When roughly half of the gross national product is attributable to the fishing fleet, it behooves Iceland to carefully guard fishing stocks so that the tiny nation doesn’t suddenly find itself out of luck as a result of overfishing.

From the 1950s to the 1970s, Iceland actually fought several engagements with Britain because the latter’s trawlers ignored Iceland’s territorial water claims. You can read about the so-called Cod Wars on Wikipedia. In Reykjavik, I actually saw one of the Coast Guard ships involved in the hostilities (see below).

Icelandic Coast Guard Vessel

Icelandic Coast Guard Vessel

Iceland does not have an army nor a navy, but it takes its Coast Guard seriously. How else can it continue to maintain its fishing presence in the territorial waters against the encroaching vessels of other countries?

The War Against the Borg

I Think I’m Finally Beginning to Understand This Phenomenon

I Think I’m Finally Beginning to Understand This Phenomenon

My thinking on the whole issue of America’s rightist wingnuts is finally beginning to jell. First of all, they have no real expectation of winning elections, or even of winning most congressional spats such as the recent one over the Shutdown and Obamacare. They really do not care what the majority of Americans think. They know or at least suspect that theirs is a losing fight. When you can’t win battles any more, all that’s left is sheer obstructionism. I am sure that they all think of themselves as if they were General Nathan Bedford Forrest in the last days of the Civil War, going up against the Union knowing they would be outnumbered in every encounter: Their sole hope is to win a few anyhow. Then they can go to their eternal rest (most of them are white and pretty old) knowing they’ve done their best to stem the tide, at least for a while.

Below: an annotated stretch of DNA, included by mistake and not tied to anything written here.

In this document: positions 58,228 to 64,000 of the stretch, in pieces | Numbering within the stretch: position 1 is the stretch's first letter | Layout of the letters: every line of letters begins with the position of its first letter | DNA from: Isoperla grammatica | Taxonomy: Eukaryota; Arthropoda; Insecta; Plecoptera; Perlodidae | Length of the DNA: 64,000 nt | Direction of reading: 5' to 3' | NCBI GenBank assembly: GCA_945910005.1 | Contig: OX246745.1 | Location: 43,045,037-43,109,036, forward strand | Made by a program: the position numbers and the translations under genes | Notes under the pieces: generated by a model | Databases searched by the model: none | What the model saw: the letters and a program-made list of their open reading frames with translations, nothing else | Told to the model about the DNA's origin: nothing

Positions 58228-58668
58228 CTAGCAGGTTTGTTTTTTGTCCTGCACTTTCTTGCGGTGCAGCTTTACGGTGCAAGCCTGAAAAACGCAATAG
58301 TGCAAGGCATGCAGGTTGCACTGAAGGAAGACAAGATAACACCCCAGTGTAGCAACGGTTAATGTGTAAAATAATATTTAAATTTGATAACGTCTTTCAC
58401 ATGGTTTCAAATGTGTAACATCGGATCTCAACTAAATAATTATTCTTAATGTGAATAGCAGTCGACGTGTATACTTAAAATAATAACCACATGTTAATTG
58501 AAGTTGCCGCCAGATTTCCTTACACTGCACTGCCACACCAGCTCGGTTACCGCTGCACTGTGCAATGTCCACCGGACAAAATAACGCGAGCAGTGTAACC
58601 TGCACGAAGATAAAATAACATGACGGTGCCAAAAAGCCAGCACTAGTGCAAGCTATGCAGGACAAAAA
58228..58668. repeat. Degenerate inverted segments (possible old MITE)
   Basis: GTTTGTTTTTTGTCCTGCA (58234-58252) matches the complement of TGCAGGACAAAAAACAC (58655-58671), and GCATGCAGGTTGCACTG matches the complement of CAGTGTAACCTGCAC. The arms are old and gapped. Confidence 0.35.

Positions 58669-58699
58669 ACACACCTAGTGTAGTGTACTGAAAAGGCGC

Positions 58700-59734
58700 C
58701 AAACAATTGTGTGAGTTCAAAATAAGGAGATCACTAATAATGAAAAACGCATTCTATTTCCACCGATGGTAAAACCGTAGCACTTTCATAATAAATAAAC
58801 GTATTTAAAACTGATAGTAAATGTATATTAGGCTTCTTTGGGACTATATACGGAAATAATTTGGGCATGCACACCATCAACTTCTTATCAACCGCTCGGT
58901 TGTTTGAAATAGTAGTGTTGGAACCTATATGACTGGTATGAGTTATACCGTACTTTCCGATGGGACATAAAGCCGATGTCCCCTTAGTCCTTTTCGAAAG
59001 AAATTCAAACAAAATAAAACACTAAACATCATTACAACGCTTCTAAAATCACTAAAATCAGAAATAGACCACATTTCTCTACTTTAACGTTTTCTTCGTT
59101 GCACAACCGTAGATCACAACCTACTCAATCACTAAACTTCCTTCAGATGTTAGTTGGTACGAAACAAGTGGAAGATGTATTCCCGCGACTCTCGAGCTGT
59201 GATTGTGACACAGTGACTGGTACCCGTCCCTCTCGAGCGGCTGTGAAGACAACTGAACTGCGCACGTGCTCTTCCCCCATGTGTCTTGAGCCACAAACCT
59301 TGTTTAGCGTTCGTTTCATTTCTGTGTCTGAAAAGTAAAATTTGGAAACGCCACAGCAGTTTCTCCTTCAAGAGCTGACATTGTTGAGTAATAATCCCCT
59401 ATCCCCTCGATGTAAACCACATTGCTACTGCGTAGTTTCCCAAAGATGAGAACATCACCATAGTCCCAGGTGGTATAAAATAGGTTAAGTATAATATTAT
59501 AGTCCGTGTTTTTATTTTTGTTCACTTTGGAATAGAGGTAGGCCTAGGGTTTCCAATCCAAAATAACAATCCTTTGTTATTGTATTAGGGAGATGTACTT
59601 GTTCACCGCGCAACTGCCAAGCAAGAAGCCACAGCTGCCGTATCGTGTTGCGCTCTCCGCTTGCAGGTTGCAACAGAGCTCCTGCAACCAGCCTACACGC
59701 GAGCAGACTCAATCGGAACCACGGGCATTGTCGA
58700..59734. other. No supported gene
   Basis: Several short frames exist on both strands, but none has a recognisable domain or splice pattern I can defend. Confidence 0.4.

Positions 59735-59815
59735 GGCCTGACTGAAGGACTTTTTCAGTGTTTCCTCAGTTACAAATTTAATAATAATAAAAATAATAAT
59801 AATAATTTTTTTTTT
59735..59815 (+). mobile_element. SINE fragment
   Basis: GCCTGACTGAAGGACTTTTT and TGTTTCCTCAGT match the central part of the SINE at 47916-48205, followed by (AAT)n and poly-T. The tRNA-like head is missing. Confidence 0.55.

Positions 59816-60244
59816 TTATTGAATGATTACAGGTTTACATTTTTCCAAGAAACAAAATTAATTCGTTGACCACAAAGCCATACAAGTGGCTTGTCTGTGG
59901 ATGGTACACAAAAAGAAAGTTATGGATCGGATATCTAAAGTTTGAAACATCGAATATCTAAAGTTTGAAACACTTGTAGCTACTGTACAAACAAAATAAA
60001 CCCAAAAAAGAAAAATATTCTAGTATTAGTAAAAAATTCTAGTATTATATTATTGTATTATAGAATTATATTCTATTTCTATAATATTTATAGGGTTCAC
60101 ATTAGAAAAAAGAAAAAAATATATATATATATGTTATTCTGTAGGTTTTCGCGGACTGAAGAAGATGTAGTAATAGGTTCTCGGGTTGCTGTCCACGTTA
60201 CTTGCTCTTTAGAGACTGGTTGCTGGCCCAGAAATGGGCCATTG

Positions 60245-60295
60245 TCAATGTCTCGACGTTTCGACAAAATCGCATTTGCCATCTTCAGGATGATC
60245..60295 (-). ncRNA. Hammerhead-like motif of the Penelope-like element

There are about fifty so-called bullet-proof seats in Congress occupied by Tea Party types and their running dogs. The voters who elected these intransigent representatives must be made to change their minds, even if it means having other Congressmen gang up on them to vote down laws that would benefit their constituents. That is the only thing that would change their minds, knowing that their man in Congress is not helping their districts. No amount of petitions or snarky attacks on talk shows will have any effect on these people. They don’t care. They have their Tin Pot Jesus who is a great comfort to them in a bewildering world.

Disruptor, Dementor, Borg—They All Amount to the Same Thing

Disruptor, Dementor, Borg—They All Amount to the Same Thing

You may recall the Borg, Captain Picard’s fearful adversary on Star Trek: The Next Generation. The Borg essentially fought without caring whether they won or lost (though they mostly won): It was just in their programming that they would overcome and assimilate all the Non-Borg. As a registered Non-Borg, I do not want to be assimilated. Hence, I will resist—even if they think it is futile.

An Iowa Republican Congressman named Steve King made what I consider to be an interesting comment about the shutdown:

“I want what’s best for the long-term best interest of this country,” the Iowa Republican explained. “I want it to be on Constitutional underpinnings.”

And I want to continue to unleash human nature,” he added. “And I’m afraid we’re going the other direction here. And that is troubling to me.”

Why is it important to “unleash human nature”? And, more important, whose “human nature” does he want to unleash? If he unleashes mine, he may find himself being slugged in the head with a baseball bat.

Another interesting contributor to my thinking on this is that the Rightists are willing to go up against women and the young, which constitute more than half the voters. An interesting article on Salon.Com interviews political consultant Theda Skocpol about the recent fracas. At one point, she says: